How To Spot Insider-Attack Risks In The IT Department
They're one of the biggest security risks because of their knowledge and access. IT managers need to learn to identify and stop insider malcontents before they do some serious damage.
Roger Duronio faces up to eight years in a federal prison when he steps before a judge this week to be sentenced for sabotaging UBS PaineWebber’s IT systems in 2002. If you think there are no potential Duronios in your organization, consider this a brief history lesson on tech employees gone bad, and a refresher course on how to identify and stop insider malcontents before they do some serious damage.
As a system administrator, Duronio, convicted this summer, placed a "logic bomb" to knock out much of UBS’s network, then made financial bets that would pay off if the company’s stock tanked as a result. A former VP of IT at SourceMedia, Stevan Hoffacker, was arrested in mid-November on charges he hacked into his former company’s E-mail system so he could warn people still working there that they were going to be laid off. Prudential Insurance IT staffer Donald McNeese in 2002 stole records from a Prudential database containing information on about 60,000 employees and was caught trying to sell identities for credit card fraud.
Nearly two-thirds of the 616 security pros surveyed this year by the Computer Security Institute say insiders account for some portion of the financial losses their organizations experience because of breaches. Some 39% of respondents attribute more than 20% of their organizations’ financial losses to insider attacks, while 7% estimate that insiders account for a whopping 80% of financial losses.
Insiders aren’t the most common security problem, but they can be among the most costly and the most damaging to a company’s reputation. Insider attacks against IT infrastructure are among the security breaches most feared by both government and corporate security pros, says Eric Shaw, a psychologist and former CIA intelligence officer who has studied insider threats the past decade.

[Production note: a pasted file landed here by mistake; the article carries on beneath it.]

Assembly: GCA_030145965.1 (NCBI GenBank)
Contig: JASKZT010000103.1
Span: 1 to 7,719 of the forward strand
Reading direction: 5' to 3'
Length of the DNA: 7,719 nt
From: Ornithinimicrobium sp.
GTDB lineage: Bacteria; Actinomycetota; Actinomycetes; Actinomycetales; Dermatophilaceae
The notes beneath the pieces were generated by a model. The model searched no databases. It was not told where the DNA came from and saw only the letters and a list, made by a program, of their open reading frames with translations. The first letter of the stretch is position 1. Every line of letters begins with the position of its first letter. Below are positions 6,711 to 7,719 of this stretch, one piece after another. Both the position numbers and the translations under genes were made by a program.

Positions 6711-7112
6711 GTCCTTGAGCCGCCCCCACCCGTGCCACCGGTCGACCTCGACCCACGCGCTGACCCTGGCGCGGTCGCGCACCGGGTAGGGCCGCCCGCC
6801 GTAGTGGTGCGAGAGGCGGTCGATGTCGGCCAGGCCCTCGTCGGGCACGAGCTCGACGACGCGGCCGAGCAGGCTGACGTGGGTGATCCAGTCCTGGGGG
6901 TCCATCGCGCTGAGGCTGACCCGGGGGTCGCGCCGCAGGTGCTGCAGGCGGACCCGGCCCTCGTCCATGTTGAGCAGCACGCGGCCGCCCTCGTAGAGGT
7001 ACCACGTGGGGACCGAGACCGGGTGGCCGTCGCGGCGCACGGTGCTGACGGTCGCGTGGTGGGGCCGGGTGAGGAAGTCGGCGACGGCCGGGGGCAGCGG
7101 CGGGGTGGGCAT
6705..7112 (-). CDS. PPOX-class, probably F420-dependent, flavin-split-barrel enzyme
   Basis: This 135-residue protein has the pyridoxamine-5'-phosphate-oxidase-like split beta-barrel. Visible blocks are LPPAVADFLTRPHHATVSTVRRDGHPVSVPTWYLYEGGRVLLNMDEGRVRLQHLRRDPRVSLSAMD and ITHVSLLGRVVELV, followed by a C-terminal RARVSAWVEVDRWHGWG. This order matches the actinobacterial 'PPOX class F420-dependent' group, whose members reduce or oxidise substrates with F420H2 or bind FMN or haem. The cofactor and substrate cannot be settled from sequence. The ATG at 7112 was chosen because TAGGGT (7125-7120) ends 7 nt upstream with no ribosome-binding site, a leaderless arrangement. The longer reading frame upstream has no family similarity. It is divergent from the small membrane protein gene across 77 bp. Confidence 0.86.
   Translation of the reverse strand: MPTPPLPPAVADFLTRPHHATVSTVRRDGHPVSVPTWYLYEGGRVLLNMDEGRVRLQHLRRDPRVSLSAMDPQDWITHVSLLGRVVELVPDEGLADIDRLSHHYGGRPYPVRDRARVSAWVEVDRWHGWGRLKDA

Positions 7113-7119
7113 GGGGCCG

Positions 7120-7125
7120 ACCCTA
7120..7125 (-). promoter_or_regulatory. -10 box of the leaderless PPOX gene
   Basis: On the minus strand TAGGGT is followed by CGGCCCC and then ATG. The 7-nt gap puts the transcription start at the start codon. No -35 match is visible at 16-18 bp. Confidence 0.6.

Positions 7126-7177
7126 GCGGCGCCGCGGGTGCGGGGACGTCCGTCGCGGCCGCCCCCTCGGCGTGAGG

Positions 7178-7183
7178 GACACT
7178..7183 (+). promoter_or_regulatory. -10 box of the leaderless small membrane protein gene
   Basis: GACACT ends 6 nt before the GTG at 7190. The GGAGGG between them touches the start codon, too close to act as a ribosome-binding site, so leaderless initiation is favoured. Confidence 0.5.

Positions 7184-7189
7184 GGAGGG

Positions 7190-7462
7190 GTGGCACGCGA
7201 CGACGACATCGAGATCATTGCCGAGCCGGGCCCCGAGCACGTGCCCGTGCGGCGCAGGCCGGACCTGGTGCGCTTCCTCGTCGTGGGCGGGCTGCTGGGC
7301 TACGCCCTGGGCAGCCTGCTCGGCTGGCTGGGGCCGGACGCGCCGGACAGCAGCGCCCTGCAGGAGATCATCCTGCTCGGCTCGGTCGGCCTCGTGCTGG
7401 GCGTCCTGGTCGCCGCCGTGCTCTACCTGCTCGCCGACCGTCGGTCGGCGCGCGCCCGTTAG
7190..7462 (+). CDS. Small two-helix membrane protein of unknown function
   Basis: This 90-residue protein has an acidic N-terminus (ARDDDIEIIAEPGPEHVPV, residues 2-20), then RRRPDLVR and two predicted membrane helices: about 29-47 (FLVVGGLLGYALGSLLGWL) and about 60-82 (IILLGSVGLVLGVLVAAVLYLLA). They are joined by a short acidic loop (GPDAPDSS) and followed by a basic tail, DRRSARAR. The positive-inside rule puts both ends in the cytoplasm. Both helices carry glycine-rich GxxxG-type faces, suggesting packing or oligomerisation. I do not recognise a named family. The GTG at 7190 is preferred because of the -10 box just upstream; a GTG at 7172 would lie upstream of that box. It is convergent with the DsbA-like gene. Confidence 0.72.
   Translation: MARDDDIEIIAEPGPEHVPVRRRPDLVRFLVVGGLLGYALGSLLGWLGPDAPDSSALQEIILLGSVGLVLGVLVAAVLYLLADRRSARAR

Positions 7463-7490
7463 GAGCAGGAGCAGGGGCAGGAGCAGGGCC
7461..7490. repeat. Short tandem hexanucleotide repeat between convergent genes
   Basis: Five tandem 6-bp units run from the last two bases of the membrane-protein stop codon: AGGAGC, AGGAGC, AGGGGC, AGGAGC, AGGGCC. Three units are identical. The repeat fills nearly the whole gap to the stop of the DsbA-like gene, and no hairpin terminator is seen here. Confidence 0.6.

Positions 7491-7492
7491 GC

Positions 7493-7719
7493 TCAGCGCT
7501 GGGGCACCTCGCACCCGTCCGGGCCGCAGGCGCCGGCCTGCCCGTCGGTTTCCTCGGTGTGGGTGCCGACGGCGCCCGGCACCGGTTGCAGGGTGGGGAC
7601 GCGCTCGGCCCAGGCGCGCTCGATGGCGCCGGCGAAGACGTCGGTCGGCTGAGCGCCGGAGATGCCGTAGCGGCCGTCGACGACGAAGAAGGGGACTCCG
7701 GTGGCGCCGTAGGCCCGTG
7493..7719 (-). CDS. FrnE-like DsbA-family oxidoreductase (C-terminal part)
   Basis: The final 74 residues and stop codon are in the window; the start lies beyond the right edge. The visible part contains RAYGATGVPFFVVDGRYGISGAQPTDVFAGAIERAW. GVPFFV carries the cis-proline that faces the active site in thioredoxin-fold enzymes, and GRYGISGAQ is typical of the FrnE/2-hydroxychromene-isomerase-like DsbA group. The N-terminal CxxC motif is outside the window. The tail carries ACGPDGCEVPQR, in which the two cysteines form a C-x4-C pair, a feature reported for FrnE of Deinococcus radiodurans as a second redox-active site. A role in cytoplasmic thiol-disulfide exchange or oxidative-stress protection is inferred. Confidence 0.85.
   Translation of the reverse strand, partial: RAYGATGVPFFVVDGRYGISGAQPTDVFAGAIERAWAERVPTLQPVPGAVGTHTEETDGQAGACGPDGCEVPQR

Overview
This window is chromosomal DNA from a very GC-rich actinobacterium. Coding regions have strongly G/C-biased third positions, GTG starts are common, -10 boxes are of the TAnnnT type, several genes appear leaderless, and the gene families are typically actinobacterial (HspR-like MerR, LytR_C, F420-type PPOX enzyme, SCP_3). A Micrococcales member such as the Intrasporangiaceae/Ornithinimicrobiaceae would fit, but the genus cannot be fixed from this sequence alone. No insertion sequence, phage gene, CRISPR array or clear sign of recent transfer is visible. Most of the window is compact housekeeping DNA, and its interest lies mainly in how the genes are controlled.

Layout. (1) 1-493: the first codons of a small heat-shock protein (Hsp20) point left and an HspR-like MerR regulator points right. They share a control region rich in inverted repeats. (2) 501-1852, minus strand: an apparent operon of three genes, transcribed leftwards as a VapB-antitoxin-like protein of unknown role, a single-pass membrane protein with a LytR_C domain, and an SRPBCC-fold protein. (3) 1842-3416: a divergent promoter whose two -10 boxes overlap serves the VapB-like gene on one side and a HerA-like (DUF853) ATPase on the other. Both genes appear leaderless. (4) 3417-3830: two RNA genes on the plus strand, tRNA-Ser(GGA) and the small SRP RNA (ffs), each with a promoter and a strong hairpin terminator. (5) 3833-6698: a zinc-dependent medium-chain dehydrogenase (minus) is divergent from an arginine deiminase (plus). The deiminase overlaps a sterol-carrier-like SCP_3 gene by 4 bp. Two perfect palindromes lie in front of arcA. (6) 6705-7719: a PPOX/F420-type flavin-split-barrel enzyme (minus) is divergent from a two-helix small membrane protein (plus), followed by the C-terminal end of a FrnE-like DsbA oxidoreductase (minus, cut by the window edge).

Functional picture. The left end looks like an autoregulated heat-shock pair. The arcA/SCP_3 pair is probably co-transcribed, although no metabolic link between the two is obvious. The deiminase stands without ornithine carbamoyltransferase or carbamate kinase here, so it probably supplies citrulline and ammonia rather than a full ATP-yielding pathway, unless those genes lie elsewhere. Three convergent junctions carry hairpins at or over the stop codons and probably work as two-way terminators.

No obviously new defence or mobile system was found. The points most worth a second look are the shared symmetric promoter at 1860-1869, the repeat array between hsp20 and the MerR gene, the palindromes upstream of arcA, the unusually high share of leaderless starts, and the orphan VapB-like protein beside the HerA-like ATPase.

What to do? The risks can be lessened first by doing background checks on potential IT employees--something far more companies are doing this year, according to Carnegie Mellon University’s CERT (see story, The Case For Background Checks). If an employee is terminated, it’s crucial that all system access be revoked immediately. It sounds obvious, but that doesn’t mean it’s always done. About half of all insider attacks take place between the time an IT employee is dismissed and his or her user privileges are taken away, says Dawn Cappelli, a senior member at the CERT Coordination Center, part of Carnegie Mellon’s Software Engineering Institute.
When it comes to current employees, IT managers must do something they might not have a taste for: Keep an eye out for insubordination, anger over perceived mistreatment, or resistance to sharing responsibility or training colleagues--all warning signs someone may be capable of system sabotage or data theft. "The biggest misconception about preventing insider attacks is that IT needs to worry only about technology issues and HR has to worry only about personnel issues," Cappelli says.
Defending against insiders isn’t easy, but knowing what to look for and understanding who you’re up against certainly helps, says Shaw, who co-authored a report last year titled, "Ten Tales Of Betrayal: The Threat To Corporate Infrastructures By Information Technology Insiders."
IT managers must be watchful any time someone with access to sensitive systems has a falling out with his or her bosses. That’s what happened with Duronio, who was upset his bonus fell about $15,000 short of his expectations. It’s also the story of Claude Carpenter, who worked for government contractor Network Resources doing part-time systems administration on three Internal Revenue Service servers. In May 2000, suspecting he’d be fired after a dispute with a co-worker, Carpenter inserted several lines of code that would command the three servers under his care to wipe out data if network traffic reached a certain level. He tried to conceal his activities by turning off system logs and removing history files, but he aroused colleagues’ suspicion by calling several times during the next two weeks to ask "if the machines were running OK" and "if anything was wrong with the servers," says a July 2001 Justice Department description of the case. Carpenter was sentenced to 15 months in prison and ordered to pay $108,800 in restitution.
Managers must not only monitor system access, but also let employees know their system changes can be tracked. Employers should be wary of people unwilling to share their knowledge about systems or uncomfortable with the fact that their activities accessing systems or data can be tracked.
One related element: Make sure each IT worker has just enough system access to get his or her job done. "Usually, a person who does damage was given more access than they needed," says Bill Moylan, senior director of Aon Consulting’s IT risk consulting group, who spent 25 years with Long Island’s Nassau County Police Department. One financial services CIO makes that point by not giving himself data center access, since he doesn’t need to be in there to do his job. Access can be something of a status symbol, so don’t wait for IT staffers to complain they have too much, Moylan says.
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